Stimulus Pork Too Much for Gregg, Others
By Phil Perkins
February 16, 2009
Senator Judd Gregg, President Obama'sÂ "reach across the aisle" choice for Secretary of Commerce, withdrew himself from nomination to that post last week, lamenting that the stimulus package and the Democrats' planned treachery (my words, not his) on the upcoming census presented "irreconcilable conflicts" for him. In a way, Gregg's delayed turn-off represents what's going on with a lot of Americans as they take a closer look at this president and his agenda-and don't at all like what they see.
Gregg's departure certainly did not make Obama's day. The senator's earlier acceptance of the president's offer was a win-win for the new chief; the kudos he would receive for his value of "bipartisanship" in nominating a Republican to a key cabinet post, and the opportunity to replace a fairly conservative Republican with a moderate or even a Democrat in the Senate. After all, Gregg's home state of New Hampshire is not the bastion of conservatism that is once was, and its governor is a Democrat. No doubt that the slick Obama did the calculus on this nomination and liked what it could do for him. Unfortunately for Obama, Gregg woke up in a way reminiscent of George Bailey when he spurned the evil Mr. Potter's seemingly generous offer to run his businesses in It's a Wonderful Life.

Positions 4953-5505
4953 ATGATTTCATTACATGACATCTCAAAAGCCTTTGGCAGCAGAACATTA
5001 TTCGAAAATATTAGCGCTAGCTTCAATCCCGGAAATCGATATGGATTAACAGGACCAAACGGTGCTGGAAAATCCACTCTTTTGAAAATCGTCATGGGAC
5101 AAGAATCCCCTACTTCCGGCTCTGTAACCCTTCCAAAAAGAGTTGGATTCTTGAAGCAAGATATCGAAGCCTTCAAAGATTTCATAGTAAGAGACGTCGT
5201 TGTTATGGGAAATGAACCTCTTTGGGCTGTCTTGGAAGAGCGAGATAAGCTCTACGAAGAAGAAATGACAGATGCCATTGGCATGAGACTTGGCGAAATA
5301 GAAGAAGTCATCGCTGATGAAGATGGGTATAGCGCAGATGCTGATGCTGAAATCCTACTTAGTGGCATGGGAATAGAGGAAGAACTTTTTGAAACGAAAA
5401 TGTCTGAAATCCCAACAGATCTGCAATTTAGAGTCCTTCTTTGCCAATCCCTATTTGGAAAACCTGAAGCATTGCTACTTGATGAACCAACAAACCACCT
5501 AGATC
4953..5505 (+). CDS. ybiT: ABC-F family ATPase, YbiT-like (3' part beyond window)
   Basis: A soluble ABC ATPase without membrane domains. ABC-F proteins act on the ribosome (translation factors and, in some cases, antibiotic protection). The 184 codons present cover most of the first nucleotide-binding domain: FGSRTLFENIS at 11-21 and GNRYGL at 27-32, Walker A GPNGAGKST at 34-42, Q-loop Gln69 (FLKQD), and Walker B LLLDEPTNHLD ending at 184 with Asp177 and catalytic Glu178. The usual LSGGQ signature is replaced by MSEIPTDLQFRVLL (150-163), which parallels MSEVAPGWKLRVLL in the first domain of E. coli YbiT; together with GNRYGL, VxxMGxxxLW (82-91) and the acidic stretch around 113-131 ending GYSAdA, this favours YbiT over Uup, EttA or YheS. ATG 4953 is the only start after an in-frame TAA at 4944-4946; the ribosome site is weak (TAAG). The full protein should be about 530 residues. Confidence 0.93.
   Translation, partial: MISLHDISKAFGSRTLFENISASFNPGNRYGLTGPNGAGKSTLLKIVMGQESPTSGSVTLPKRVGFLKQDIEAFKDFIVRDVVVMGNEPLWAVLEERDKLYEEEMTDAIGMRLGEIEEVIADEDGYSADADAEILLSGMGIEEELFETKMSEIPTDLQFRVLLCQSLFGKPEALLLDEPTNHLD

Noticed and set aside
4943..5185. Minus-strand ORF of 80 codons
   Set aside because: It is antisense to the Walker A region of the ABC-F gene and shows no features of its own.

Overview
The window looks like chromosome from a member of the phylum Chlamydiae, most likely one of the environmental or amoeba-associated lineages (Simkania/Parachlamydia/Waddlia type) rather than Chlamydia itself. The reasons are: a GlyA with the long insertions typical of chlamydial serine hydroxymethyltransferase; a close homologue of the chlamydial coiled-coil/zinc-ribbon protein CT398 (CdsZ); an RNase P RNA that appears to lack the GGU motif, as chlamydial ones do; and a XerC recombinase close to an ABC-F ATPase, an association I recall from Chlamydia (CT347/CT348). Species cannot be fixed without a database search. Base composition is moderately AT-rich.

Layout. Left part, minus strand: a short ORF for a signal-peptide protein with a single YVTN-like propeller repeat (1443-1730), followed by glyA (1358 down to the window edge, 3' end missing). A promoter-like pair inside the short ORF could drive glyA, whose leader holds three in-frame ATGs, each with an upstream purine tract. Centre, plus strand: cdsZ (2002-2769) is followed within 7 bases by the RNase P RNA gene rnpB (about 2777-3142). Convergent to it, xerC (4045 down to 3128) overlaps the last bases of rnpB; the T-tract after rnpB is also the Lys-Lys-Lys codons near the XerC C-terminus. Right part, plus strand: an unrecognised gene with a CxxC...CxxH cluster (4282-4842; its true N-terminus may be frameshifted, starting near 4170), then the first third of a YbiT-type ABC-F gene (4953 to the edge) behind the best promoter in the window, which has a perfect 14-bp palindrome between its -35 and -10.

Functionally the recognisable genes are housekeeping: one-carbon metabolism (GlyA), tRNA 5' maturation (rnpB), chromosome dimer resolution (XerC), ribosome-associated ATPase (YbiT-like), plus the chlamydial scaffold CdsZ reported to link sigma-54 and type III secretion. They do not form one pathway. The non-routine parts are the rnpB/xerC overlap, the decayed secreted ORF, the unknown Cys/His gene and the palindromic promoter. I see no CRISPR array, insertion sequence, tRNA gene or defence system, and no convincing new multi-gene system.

If all the lard and pork in the so-called stimulus bill was too much for even a fair-minded senator used to the ways of Washington, then it was that much more frightening to the public as they learned more about it. The staggering amount of debt that this bill creates, now and in the future as it must be serviced, is finally starting to sink in to a public that has become numb to deficits in the hundreds of billions stretching for as far as the eye can see. The difference now is that those amounts are in the trillions instead of billions. Yes, people are outraged, and that's just in knowing what little they know about this bill. If they knew more, the outrage would be exponential.
In the words of the Heritage Foundation, "never have we seen a bill more cloaked in secrecy or more withdrawn from open public exposure and honest debate." This from an administration that promised at the outset, as did its Clinton look-alike 16 years ago, the most ethical and open government in the nation's history. And, like its Clinton predecessor, the Obama words ring just as hollow and hypocritical.
Next time, we'll take a look at what Obama and his minions are doing to silence conservative opposition-and how dangerously close they are to succeeding.